Ride Notes -

I took the long way home from work last night, with a goodly portion of it on a reasonably twisty and unlit roadway. I ran it with my newer NiteRider which puts out about 15watts of light.  Although theoretically, I can conceive of a well-focused 3-6 watt beam working, it does not put my mind at ease when considering a dynamo hub system, particularly on roads that I’m not familiar with. During a straight section, I throttled it down to low beam (I think it’s 5w), and the 1/2 moon was almost as bright.

The recent cross racing has me eyeing the Quickbeam and wondering if there’s somewhere to drop a little weight. I do know that is a bit of a sickness, but in the last half of any cross race, even severing unnecessary digits seems reasonable if it means you don’t have to haul them up the runups.  The bottom bracket may be a UN52, and there’s probably UN73 with the 113 mm spindle sitting out in the parts pile. Then there are the big rubbery rim liners which could be swapped out for a lithe and light set of Velox.  Although I realize it won’t make a speck o’ difference, when you consider that this weekend’s CCCP will have an 80 yard “sand feature” (2005 photos here), any mental edge is welcome.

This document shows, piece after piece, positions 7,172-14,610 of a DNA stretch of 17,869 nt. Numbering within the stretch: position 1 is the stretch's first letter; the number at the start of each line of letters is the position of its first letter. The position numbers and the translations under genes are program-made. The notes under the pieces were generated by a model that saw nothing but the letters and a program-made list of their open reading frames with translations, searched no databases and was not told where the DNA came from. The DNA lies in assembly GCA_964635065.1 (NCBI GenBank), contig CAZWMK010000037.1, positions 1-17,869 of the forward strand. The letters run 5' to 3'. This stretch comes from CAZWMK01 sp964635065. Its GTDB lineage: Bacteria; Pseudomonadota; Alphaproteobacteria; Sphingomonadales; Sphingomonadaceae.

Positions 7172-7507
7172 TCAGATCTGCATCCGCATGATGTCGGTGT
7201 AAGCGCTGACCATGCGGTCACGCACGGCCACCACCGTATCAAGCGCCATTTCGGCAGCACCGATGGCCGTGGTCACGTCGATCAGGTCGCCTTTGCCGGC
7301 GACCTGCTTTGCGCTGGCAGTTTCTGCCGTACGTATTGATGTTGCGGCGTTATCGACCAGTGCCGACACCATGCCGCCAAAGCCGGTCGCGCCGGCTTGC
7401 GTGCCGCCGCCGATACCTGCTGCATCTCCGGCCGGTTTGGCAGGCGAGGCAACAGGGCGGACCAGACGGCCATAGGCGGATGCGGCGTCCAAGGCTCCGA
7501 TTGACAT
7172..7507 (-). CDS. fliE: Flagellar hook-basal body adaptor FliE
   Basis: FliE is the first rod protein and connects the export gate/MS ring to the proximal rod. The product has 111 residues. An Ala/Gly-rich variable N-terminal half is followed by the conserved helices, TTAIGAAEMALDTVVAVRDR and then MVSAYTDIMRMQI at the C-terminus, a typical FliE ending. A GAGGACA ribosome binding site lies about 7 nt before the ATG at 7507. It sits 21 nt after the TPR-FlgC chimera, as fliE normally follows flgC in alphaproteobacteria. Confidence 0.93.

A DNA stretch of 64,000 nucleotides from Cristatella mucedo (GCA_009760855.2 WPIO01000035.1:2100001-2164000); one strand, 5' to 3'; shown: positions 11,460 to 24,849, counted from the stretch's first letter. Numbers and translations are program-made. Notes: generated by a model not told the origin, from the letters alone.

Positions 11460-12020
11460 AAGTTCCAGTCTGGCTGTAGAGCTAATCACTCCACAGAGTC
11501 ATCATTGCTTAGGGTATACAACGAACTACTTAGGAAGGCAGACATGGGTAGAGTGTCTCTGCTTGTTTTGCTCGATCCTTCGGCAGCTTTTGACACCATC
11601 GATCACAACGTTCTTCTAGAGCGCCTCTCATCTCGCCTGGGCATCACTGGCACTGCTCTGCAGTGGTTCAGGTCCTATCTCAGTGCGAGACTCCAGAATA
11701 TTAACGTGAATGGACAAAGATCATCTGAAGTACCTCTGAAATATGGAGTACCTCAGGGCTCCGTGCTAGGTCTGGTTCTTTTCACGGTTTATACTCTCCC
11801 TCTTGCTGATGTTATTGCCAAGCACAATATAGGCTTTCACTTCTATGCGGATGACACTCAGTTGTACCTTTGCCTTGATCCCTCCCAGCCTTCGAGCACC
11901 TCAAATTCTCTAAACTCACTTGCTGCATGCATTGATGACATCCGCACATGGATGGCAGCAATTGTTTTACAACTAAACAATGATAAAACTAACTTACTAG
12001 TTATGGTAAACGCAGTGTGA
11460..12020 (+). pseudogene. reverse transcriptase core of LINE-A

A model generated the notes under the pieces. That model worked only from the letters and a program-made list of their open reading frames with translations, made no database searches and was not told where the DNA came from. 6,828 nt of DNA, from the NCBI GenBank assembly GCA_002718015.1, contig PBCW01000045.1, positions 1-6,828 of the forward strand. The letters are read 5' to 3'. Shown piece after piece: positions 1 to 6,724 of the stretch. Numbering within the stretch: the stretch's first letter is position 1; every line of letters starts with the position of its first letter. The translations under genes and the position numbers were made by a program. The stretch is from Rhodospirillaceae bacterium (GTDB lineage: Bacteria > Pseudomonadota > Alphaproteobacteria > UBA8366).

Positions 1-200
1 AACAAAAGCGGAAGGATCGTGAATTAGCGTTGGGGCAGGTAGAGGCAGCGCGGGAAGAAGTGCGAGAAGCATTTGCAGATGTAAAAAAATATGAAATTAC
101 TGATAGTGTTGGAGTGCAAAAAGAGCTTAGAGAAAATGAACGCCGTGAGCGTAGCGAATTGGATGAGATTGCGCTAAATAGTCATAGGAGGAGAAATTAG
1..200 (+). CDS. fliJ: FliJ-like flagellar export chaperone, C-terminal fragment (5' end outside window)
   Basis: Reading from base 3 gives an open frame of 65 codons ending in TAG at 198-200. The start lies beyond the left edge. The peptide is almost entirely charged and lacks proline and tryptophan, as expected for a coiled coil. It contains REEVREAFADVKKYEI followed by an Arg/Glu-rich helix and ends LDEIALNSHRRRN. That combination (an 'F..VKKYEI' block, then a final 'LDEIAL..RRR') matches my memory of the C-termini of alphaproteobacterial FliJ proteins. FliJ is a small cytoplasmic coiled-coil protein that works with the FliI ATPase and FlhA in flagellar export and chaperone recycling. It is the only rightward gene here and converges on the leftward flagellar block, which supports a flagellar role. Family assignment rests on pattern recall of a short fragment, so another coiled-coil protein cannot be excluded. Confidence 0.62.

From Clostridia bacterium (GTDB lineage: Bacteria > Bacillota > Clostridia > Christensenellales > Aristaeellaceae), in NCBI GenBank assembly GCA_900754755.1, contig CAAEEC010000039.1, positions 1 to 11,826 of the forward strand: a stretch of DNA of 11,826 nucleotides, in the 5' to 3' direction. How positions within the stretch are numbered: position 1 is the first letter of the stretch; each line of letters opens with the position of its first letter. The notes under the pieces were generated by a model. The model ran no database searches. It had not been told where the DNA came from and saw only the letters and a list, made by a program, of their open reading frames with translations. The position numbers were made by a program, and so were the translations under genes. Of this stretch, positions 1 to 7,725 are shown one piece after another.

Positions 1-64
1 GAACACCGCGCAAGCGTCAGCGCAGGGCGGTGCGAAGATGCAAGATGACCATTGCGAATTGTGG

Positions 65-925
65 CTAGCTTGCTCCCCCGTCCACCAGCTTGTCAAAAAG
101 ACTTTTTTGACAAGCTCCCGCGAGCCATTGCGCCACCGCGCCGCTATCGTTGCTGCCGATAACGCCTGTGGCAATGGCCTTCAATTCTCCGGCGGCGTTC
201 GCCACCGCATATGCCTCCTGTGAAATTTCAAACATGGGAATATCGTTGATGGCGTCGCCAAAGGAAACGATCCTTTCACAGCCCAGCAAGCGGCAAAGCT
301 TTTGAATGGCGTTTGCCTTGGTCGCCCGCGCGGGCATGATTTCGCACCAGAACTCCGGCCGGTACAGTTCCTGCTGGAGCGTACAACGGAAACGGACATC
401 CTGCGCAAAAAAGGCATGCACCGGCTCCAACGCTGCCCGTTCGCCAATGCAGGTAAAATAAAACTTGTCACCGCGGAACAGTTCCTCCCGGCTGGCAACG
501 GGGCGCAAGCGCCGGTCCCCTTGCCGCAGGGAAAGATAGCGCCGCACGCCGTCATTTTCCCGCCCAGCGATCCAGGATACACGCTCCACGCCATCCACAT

With the Poprad gone, I’ve been thinking about taking the Stump out for a spin. The fat tubes and springy bits were whimpering at me while I stripped down the Lemond.  It’s been a while, as 100% of the trail riding has been on narrow tires or single speed (or both) and it might be nice after the racin’ is done to go for an actual geared, coastable, soft-nosed ride. I bet it will feel weird.

Other Oddball (both weird and doesn’t fit anywhere else) Stuff -

Specialized hired this guy to do the Dance of the Sugarplum Fairies from The Nutcracker using only bike bits as instruments.  Go ahead.  I’ll wait.

The long awaited Rivendell Bicycle Works website is live. It doesn’t seem to account for some IE6 bugs, (as reported by others) so it’s time to switch yourself to Firefox if you haven’t yet. It’s better.

In steering someone to “Dixie The Tiny Dog”, I found that there was another version of the song on Peter Himmelman’s website.  This is a somewhat darker and noticeably longer version